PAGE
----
The text Kapstein taught, སེམས་དང་ཡེ་ཤེས་ཀྱི་དྲི་ལན།, is found in the གསུང་ཐོར་བུ་ of Klong chen pa published in Delhi by Sanje Dorje in 1973 (vol. 1, pp. 377-392). In the colophon the title is actually given as སེམས་དང་ཡེ་ཤེས་བརྟག་པའི་མན་ངག, which Kapstein takes as the proper main title of the text and translates it as: An Instruction on the Investigation of Mind and Gnosis.

སེམས་དང་ཡེ་ཤེས་ཀྱི་དྲི་ལན། provides little in the way of Klong chen pa’s well-known poetics and is mostly prose. It is a short response to questions from his student (or perhaps even son) and eventual biographer, Chos grags bzang po; however, we are not privy to those questions. We are merely presented with a typically Tibetan scholastic text full of citations. In this case many of the (20+?) citations are from the main sources of buddha nature theory. Organized in terms of ground, path, and fruition, the text is a kind of summary of Klong chen pa’s  ཤིང་རྟ་ཆེན་མོ།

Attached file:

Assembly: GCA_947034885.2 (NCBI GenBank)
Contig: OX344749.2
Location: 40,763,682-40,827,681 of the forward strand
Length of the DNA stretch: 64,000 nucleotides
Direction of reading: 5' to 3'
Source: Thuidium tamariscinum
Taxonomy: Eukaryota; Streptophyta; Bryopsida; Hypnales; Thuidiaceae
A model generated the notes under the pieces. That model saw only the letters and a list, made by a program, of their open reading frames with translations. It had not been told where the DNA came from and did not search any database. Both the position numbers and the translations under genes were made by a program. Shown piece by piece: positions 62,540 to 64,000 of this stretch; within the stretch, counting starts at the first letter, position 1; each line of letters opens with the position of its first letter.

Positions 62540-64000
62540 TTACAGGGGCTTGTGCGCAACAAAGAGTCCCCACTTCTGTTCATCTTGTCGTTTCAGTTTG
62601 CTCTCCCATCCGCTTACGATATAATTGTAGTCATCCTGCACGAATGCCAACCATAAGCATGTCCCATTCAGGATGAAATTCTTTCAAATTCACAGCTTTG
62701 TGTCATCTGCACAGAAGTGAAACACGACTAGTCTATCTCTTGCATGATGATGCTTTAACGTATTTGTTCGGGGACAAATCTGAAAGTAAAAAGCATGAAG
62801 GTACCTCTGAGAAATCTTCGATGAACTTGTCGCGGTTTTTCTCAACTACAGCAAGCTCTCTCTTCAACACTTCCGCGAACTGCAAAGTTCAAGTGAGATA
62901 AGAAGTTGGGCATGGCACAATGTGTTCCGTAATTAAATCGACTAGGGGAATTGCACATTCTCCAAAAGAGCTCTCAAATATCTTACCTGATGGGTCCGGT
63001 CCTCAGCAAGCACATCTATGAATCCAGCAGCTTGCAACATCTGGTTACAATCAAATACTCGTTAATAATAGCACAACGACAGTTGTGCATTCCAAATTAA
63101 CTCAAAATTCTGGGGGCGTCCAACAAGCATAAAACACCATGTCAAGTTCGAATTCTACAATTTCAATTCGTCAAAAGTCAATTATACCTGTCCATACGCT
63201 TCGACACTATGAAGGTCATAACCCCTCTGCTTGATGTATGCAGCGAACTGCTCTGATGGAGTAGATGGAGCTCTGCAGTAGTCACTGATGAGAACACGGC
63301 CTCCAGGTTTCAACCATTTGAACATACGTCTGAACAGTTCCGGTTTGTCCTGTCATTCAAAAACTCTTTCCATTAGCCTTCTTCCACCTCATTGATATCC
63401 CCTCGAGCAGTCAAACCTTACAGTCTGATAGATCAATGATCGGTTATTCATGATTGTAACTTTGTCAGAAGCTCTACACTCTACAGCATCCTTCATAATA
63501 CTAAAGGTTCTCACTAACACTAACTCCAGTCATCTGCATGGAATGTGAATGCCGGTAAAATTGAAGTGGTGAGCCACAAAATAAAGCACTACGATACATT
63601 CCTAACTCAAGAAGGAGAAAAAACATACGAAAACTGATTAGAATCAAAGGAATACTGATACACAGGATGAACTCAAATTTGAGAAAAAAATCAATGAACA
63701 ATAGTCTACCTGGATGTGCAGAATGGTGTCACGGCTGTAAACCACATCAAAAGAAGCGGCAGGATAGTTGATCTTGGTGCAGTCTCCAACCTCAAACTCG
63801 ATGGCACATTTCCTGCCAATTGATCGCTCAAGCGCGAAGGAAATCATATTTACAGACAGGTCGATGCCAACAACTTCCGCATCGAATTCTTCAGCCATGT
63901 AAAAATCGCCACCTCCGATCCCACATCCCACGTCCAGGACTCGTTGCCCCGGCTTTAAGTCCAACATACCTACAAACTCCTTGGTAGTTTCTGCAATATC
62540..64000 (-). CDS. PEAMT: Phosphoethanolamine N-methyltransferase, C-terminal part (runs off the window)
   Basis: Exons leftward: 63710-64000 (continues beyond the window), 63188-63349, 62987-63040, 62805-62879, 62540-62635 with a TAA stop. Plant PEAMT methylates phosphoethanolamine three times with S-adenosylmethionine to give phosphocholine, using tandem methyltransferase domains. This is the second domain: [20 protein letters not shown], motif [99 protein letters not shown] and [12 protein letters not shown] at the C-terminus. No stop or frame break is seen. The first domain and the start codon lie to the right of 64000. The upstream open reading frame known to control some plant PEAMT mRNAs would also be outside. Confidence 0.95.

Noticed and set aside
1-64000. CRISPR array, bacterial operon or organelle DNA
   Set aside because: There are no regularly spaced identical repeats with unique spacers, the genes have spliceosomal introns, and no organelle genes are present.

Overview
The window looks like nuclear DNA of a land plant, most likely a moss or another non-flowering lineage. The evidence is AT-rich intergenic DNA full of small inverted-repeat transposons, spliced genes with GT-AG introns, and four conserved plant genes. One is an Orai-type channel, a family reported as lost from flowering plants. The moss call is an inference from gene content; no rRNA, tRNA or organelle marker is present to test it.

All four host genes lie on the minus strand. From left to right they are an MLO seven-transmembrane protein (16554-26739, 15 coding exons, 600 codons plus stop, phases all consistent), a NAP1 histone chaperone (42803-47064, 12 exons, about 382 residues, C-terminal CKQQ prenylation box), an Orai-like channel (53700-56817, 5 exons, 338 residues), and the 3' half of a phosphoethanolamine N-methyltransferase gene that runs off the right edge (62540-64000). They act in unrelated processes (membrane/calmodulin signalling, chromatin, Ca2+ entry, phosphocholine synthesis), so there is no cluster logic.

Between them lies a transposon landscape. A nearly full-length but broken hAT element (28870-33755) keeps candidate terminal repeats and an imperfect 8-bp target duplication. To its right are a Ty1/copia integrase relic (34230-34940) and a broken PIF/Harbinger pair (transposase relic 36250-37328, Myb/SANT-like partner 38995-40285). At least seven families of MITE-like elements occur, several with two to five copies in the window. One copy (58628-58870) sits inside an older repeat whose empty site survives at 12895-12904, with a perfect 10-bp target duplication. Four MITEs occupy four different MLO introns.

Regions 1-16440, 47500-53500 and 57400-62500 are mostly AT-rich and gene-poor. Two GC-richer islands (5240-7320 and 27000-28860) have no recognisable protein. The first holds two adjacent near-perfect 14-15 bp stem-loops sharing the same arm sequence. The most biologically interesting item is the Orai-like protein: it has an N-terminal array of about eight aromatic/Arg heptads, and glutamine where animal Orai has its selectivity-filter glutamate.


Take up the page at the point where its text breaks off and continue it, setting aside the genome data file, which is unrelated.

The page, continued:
In the opening section, Klong chen pa says that he has investigated the significance (དོན) of sems and ye shes and is writing the “sequence of their cultivation” (Kapstein trans. of དེ་དོན་བརྟགས་ནས་སྒོམ་པའི་རིམ་པ་བྲི།།). The text is, as Kapstein presents it, Klong chen pa’s attempt to balance two models of practice and enlightenment: 1) The Constructive Model, which leans towards seeing a process of training and education that leads to creating a Buddha and 2) the Disclosure Model, which leans towards the inherent nature of Buddhahood present within everyone, mysteriously (or not) disclosed to the practitioner. Leaning too far either way is a danger. This appeared to be Kapstein’s primary tool for interpreting Klong chen pa and he further indicated that he thinks this is a major distinction useful for understanding all Buddhist traditions.